With each description of scenery or action or sound, the therapist points, clicks and recreates. Participants in the program are encouraged to remember smells, which researchers believe are a particularly strong trigger for reliving experiences. The computer software is connected to a scent machine with an air compressor and fan that puffs out whiffs of 13 scents right near the participant’s nose. Working with military researchers, the specific odors, including cordite, charred hair and gunpowder, all developed by EnviroScent, an Atlanta-based company , use synthetic aromas and essential oils mixed with a gel substrate, said Emorie Sherwood, EnviroScent’s Product Development Manager.
“The sense of smell drives many behaviors because of the way in which the brain is structured. Other senses pass through filters, are separated and processed and then re-integrated into the brain. But with olfactory stimulants, it doesn’t pass through the filtering system,’’ said Ronald Hoover, a U.S. Army’s research portfolio manager. “What we have found is that smell has a more direct connection to the memory, and it’s very salient and tends to be more resilient to the passage of time, which is why you can have childhood memories that are based on a scent.’’
The idea is to tell, retell and relive the most horrific traumas over and over until the memory loses its emotional punch, a process known in psychological circles as exposure therapy and habituation. During treatment, the participant’s heart rate often increases, palms sweat, anxiety surges. At any point, though, they can stop.
“We don’t want the participant to lose the memory. Rather, we want them to be able to take the highly emotional content and process it out of the memory so it’s not so powerful,” said Hoover, a licensed psychologist. “PTSD can be such a debilitating condition. When soldiers return with problems, we take the responsibility to address those with the utmost seriousness.’’
Active-duty service members with PTSD are often re-deployed before they recover, said Hoover. The study also explores whether compressed treatment daily over three weeks is as effective as once a week for 17 weeks. At UCF, the first participants who went through the longer program reported their nightmares decreased from every night to once a month. Earlier this year, the U.S. Army added $1.5 million to develop the three-week intensive program, particularly for active-duty service members. “We have soldiers rotate back out on deployment before they get to finish the therapy, so we are hoping to find treatments that are successful in shorter periods which will heighten our completion rate,’’ Hoover said.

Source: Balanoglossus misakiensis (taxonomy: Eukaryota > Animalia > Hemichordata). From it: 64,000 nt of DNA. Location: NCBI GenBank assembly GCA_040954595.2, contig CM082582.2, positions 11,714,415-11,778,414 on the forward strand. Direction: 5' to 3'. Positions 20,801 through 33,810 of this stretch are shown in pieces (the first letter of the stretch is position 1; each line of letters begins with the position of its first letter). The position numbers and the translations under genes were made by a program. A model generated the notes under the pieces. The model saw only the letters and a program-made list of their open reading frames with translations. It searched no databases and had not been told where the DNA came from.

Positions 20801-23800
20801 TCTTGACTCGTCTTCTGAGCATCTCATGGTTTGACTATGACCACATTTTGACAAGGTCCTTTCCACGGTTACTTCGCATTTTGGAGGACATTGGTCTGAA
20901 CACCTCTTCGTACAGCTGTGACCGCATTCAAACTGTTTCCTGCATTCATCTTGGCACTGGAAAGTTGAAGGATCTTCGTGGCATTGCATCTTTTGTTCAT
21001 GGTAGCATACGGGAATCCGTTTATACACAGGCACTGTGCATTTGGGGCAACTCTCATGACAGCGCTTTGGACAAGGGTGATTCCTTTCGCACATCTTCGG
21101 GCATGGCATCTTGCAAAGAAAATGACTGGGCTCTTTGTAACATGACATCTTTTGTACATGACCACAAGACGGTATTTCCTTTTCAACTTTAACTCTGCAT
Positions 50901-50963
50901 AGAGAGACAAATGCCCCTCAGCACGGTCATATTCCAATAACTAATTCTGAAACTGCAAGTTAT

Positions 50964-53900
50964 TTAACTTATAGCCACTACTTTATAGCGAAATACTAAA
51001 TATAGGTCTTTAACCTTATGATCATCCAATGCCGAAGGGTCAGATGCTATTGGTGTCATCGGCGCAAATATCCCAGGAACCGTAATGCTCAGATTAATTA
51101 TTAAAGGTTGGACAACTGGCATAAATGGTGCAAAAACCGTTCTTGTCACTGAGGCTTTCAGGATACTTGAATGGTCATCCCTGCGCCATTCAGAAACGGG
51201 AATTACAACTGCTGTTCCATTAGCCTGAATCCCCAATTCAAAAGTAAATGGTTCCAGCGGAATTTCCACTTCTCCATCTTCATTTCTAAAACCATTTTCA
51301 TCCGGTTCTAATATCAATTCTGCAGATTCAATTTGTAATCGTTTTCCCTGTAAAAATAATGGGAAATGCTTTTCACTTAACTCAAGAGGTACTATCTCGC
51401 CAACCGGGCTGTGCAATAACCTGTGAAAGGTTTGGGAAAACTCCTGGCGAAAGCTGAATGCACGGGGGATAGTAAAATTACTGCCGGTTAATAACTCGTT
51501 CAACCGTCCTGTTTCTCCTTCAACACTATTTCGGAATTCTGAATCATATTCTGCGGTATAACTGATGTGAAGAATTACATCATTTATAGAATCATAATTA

Virtual reality as therapy is not new, just improved. In 1997, researchers introduced Virtual Vietnam. The computer system placed veterans — suffering from what was then called battle fatigue or shell shock — in a jungle or aboard a helicopter hovering over a river.
The new, technologically superior, programs were created by Albert Rizzo, a clinical psychologist at the University of Southern California who began looking at ways to help soldiers almost immediately after the war in Iraq started in 2003. He had already been using virtual reality to treat patients with attention deficit disorders. Then he discovered Full Spectrum Warrior, a game used as a training tool by the Department of Defense and wondered if the same technique could be used in therapy. “We use gaming software to create realistic combat environments. We are bringing the war home so we can treat our wounded service members,’’ he said. “They have gone through and seen horrible things so it’s not easy for them to revisit. It’s hard medicine for a hard problem.’’
Rizzo said the system can be particularly attractive — and without the stigma of traditional treatments — for younger soldiers.
“You have a generation of soldiers, Marines and service members who grew up in a digital world, who have played thousands of hours of computer games,’’ he said. “That is the group you may be able to appeal to and get them to come in and get treatment
Army Sgt. 1st Class Kevin Todd, in the service more than two decades, brought back the horror of war after returning from Kuwait in 2004. He lived with the anxiety, the depression, the nightmares — the relentless loop of killing people or being killed — for seven years before asking for help. Last June, he started the Trauma Management Therapy weekly program — the longer version of the treatment — using Virtual Iraq as part of his recovery.
“The first thing you have to do is admit you have a problem and then be willing to express it, and be willing to talk about what actually happened to you,’’ said Todd, 47, who is in the process of being medically discharged. “I used to have nightmares everyday. I didn’t want to go to sleep. Now I have them a couple times a week. I am making progress.’’